She’s made me into a believer, enticing me back into the world of fantasy, horror, and, dare I say, the Gothic, which I had given up as trite and overwrought long ago.  I’ve been seduced.  The Reckoning by Alma Katsu is one of the best books I’ve read this year, and I don’t say that about many sequels.

About the Author:

Alma Katsu is a 30-year DC veteran who lives in two worlds: on one hand, she’s a novelist and author of The Taker (Simon & Schuster/Gallery Books). On the other hand, she was a senior intelligence analyst for CIA and NSA, and former expert in multilateral affairs.  Check out this Interview With Alma.

 

 

 

 

 

This completes my first series for the Finishing the Series Reading Challenge 2012.

Mailbox Monday #180

Mailbox Mondays (click the icon to check out the new blog) has gone on tour since Marcia at A Girl and Her Books, formerly The Printed Page passed the torch. This month’s host is Burton Book Review.

The meme allows bloggers to share what books they receive in the mail or through other means over the past week.

Just be warned that these posts can increase your TBR piles and wish lists.

Here’s what I received:

1. Monarch Beach by Anita Hughes, which I received for review.

When Amanda Blick, a young mother and kindhearted San Francisco heiress, finds her gorgeous French chef husband wrapped around his sous-chef, she knows she must flee her life in order to rebuild it. The opportunity falls into her lap when her (very lovable) mother suggests Amanda and her young son, Max, spend the summer with her at the St. Regis Resort in Laguna Beach. With the waves right outside her windows and nothing more to worry about than finding the next relaxing thing to do, Amanda should be having the time of her life—and escaping the drama. But instead, she finds herself faced with a kind, older divorcee who showers her with attention… and she discovers that the road to healing is never simple. This is the sometimes funny, sometimes bitter, but always moving story about the mistakes and discoveries a woman makes when her perfect world is turned upside down.

2. The Reckoning by Alma Katsu, which arrived for review from her publicist. So Excited.

Lanore McIlvrae is the kind of woman who will do anything for love. Including imprisoning the man who loves her behind a wall of brick and stone.

She had no choice but to entomb Adair, her nemesis, to save Jonathan, the boy she grew up with in a remote Maine town in the early 1800s and the man she thought she would be with forever. But Adair had other plans for her. He used his mysterious, otherworldly powers to give her eternal life, but Lanore learned too late that there was a price for this gift: to spend eternity with him. And though he is handsome and charming, behind Adair’s seductive façade is the stuff of nightmares. He is a monster in the flesh, and he wants Lanore to love him for all of time.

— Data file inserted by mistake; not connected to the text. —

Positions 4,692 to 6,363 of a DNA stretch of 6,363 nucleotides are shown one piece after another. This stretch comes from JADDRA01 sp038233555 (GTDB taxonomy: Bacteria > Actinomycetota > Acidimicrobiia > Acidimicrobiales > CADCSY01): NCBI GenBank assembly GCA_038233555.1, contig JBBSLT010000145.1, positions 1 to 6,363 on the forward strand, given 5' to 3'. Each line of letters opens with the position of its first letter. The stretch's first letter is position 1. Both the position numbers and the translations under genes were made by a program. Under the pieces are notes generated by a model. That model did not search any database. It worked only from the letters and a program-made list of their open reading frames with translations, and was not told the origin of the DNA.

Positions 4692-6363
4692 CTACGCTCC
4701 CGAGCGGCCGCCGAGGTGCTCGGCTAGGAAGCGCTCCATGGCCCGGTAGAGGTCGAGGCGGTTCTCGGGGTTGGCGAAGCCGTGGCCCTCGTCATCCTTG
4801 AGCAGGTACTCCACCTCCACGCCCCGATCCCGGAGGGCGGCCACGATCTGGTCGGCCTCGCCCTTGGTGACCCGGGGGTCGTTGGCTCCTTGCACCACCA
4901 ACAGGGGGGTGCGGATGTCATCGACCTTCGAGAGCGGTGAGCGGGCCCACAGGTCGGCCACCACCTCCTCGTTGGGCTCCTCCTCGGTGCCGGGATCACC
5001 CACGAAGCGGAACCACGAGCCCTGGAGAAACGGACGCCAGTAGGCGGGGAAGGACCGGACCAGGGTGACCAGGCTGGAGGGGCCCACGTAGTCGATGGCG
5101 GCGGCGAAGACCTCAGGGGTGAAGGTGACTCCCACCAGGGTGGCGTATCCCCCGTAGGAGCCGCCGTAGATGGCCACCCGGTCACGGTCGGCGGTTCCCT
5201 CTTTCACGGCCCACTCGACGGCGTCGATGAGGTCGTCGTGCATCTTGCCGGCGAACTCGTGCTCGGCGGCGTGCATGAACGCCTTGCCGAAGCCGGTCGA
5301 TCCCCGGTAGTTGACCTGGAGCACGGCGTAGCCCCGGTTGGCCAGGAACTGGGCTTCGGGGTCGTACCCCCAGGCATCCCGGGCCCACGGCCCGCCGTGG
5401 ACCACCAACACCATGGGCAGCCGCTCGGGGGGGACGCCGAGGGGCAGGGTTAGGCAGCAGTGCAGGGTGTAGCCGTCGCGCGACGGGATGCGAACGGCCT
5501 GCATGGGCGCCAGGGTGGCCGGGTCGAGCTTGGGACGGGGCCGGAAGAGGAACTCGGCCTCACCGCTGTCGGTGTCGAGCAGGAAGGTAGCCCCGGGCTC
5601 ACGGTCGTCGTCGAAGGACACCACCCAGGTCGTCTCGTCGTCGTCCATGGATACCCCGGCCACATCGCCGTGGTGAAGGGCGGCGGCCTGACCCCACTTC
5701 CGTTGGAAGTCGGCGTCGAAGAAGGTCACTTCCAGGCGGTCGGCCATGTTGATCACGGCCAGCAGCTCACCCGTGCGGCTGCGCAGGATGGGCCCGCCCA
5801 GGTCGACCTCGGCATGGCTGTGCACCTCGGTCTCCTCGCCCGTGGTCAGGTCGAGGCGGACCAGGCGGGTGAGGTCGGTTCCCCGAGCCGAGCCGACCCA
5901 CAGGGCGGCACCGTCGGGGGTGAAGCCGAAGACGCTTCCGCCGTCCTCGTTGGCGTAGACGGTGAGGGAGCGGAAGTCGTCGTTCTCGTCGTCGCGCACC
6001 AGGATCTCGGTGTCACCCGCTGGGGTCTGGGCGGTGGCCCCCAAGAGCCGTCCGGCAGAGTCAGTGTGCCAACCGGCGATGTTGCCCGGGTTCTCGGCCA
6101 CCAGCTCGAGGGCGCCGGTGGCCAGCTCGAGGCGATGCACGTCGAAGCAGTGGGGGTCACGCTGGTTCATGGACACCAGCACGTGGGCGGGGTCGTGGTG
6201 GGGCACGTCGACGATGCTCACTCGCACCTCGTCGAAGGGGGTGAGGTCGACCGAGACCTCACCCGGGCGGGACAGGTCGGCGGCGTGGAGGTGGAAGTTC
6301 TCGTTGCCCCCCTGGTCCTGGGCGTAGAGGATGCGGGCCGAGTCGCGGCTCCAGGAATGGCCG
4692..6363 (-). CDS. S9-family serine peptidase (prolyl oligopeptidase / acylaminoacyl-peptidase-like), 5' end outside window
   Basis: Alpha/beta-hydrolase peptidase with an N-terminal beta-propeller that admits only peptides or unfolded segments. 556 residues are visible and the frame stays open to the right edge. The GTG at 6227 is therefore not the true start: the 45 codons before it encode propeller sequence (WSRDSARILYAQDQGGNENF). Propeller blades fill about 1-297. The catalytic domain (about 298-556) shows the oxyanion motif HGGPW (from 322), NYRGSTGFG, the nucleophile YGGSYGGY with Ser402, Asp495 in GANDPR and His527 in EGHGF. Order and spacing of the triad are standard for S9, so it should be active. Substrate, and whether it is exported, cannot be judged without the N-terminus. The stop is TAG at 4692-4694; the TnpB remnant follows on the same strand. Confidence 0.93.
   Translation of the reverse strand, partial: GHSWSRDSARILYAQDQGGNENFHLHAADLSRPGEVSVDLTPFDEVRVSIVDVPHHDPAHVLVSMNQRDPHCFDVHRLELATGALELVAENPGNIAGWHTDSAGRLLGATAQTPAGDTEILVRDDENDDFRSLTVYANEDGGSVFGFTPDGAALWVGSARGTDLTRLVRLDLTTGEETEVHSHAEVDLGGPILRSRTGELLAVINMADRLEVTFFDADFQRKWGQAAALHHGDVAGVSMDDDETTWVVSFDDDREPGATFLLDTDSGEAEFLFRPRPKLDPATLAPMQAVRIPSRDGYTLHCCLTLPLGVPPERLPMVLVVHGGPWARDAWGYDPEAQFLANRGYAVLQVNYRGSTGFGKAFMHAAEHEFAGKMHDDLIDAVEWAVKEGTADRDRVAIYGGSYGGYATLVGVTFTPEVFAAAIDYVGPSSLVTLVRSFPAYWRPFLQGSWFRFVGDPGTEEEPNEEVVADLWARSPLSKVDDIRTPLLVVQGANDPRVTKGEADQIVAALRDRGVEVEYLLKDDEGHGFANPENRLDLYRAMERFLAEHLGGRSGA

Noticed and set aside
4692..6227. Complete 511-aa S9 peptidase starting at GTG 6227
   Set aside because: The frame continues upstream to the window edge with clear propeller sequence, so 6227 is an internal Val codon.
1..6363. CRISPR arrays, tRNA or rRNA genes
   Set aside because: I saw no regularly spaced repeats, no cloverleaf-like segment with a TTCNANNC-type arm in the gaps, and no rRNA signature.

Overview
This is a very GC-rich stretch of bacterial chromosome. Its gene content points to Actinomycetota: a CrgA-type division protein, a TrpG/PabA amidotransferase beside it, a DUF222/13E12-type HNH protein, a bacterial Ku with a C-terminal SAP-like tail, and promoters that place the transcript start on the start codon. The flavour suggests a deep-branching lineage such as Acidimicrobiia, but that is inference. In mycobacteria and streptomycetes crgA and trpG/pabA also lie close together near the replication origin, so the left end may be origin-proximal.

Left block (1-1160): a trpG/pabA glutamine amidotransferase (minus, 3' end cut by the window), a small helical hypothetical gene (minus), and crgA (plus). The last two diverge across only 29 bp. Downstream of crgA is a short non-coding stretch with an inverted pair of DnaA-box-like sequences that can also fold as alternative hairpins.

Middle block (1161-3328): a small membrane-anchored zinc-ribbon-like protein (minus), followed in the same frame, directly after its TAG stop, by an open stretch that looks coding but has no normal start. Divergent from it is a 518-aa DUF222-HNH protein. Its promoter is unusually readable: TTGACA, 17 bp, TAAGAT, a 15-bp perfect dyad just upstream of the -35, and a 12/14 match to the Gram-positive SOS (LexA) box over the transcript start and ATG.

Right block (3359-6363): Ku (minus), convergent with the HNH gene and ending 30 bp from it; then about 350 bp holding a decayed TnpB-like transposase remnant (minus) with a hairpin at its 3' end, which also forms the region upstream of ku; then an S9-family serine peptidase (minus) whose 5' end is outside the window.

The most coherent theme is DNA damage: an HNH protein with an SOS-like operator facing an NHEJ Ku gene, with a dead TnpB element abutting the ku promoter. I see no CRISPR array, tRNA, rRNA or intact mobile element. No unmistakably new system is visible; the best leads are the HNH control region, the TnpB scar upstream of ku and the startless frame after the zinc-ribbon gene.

Now, two hundred years after imprisoning Adair, Lanore is trying to atone for her sins. She has given away the treasures she’s collected over her many lifetimes in order to purge her past and clear the way for a future with her new lover, Luke Findley. But, while viewing these items at an exhibit at the Victoria and Albert Museum in London, Lanore suddenly is aware that the thing she’s been dreading for two hundred years has caught up to her: Adair has escaped from his prison. He’s free— and he will come looking for her. And she has no idea how she will save herself.

3. Blood Line by James Rollins, which came unexpectedly from William Morrow and will be finding a new home.

In a thrilling masterwork that will make you rethink your perceptions of life and death, New York Times bestselling author James Rollins takes you to the edge of medicine, genetics, and technology, revealing the next evolutionary leap forward: immortality.

Galilee, 1025. Infiltrating an ancient citadel, a Templar knight uncovers a holy treasure long hidden within the fortress’s labyrinth: the Bachal Isu — the staff of Jesus Christ — a priceless icon that holds a mysterious and terrifying power that promises to change humankind forever.

A millennium later, Somali pirates hijack a yacht off the coast of the Horn of Africa, kidnapping a young pregnant American woman. Commander Gray Pierce is enlisted for a covert rescue mission into the African jungle. The woman is no rich tourist: she’s Amanda Gant-Bennett, daughter of the U.S. president.

Suspicious that the kidnapping masks a far more nefarious plot, Gray must confront a shadowy cabal which has been manipulating events throughout history…and now challenges the current presidency.

What did you receive?